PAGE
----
In the late 1930s the Home Owners' Loan Corporation (HOLC), a New Deal agency created to refinance homes and prevent foreclosures, surveyed real estate trends in the nation's largest cities. Working with local lenders and realtors, they assessed neighborhoods using a number of factors ranging from terrain to income levels to the "infiltration of a lower grade population" (by which they meant African Americans, Jews, and immigrants). Using these assessments they assigned a grade for each neighborhood's "residential security." Green "A" neighborhoods were the "hot spots" where mortgages were deemed to be reasonably safe. On the other end of the spectrum, red "D" areas were "characterized by detrimental influences in a pronounced degree," and mortgages in these areas were considered much more risky. The HOLC produced maps for each city showing the grades for all areas.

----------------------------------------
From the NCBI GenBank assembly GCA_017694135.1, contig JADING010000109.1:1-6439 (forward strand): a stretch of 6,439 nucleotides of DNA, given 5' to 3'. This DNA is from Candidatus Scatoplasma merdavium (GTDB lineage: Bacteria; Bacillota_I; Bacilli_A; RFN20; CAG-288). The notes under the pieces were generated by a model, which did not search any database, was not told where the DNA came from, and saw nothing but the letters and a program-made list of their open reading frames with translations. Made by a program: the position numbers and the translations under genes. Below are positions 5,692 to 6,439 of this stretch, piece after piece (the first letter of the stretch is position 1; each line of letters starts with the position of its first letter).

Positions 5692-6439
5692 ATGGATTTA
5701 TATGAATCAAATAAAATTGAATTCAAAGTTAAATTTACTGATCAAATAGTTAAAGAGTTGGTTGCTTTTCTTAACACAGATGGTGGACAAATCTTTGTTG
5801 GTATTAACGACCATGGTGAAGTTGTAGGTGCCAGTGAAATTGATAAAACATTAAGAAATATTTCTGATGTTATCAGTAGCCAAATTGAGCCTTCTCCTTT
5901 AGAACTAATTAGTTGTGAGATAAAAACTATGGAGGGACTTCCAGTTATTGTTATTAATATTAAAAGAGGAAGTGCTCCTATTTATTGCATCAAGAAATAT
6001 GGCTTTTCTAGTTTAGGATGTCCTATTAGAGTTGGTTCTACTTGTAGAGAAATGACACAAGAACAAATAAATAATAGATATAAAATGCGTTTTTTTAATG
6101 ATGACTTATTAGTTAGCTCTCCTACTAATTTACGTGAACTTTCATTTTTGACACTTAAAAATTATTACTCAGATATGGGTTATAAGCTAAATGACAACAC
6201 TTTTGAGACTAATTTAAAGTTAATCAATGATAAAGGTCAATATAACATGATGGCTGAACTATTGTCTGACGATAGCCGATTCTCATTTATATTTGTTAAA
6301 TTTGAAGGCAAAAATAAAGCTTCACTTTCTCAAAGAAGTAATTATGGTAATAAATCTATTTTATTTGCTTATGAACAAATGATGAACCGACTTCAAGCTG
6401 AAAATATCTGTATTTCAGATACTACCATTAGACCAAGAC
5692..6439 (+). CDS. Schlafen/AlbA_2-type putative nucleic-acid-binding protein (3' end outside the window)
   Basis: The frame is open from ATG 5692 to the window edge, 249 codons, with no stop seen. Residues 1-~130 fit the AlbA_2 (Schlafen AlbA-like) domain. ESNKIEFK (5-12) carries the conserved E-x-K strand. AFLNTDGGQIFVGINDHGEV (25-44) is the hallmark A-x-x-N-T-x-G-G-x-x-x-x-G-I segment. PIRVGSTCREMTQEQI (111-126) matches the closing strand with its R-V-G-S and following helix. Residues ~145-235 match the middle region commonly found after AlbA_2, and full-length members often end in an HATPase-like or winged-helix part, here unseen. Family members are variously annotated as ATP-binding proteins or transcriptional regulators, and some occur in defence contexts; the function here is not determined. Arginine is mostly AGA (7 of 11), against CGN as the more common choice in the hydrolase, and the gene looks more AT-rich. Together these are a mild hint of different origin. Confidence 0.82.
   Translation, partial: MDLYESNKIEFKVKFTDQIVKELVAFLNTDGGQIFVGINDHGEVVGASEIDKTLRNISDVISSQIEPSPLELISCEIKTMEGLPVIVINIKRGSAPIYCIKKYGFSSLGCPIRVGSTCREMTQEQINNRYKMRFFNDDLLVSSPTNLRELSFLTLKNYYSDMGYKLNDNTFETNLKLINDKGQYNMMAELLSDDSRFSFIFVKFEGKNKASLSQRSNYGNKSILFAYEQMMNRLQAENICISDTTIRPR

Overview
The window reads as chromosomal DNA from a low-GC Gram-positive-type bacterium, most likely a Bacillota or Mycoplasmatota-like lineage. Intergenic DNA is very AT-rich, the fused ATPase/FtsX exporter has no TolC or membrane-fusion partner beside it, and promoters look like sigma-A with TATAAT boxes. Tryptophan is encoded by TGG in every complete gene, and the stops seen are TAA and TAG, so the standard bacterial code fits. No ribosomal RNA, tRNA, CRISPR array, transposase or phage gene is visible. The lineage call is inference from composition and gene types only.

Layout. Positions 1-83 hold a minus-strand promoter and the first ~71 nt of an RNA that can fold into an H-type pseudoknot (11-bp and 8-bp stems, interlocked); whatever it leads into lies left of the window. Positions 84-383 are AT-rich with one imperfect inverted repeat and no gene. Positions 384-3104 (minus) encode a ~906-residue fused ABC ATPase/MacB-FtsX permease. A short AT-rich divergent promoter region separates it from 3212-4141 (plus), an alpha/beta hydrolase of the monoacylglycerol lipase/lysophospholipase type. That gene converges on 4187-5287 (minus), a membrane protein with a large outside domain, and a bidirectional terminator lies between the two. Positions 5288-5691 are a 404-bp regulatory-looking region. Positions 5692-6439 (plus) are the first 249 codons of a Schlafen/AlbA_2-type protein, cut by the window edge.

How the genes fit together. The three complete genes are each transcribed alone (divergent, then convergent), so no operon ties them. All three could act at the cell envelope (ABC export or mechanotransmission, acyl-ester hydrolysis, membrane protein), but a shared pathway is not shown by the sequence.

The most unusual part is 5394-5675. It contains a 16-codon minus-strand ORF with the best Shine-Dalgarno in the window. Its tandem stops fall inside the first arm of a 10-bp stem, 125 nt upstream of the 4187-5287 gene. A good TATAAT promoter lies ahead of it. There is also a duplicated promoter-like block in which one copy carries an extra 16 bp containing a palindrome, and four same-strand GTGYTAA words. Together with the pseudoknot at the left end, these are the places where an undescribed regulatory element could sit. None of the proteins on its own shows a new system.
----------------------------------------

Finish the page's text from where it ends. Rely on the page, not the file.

This site is focused on the assessment surveys and the map produced for Richmond, Virginia. It has been developed to allow visitors to explore the information collected and produced by the HOLC and its local agents, comparing and contrasting that evidence (e.g. "type" of inhabitants, percentage of land improved with buildings, estimated family incomes) both spatially on maps and as lists. Running throughout the assessment surveys collected by the HOLC is the issue of race, and this site allows you to investigate the centrality of race in the politics and on the landscape of Richmond in the late 1930s.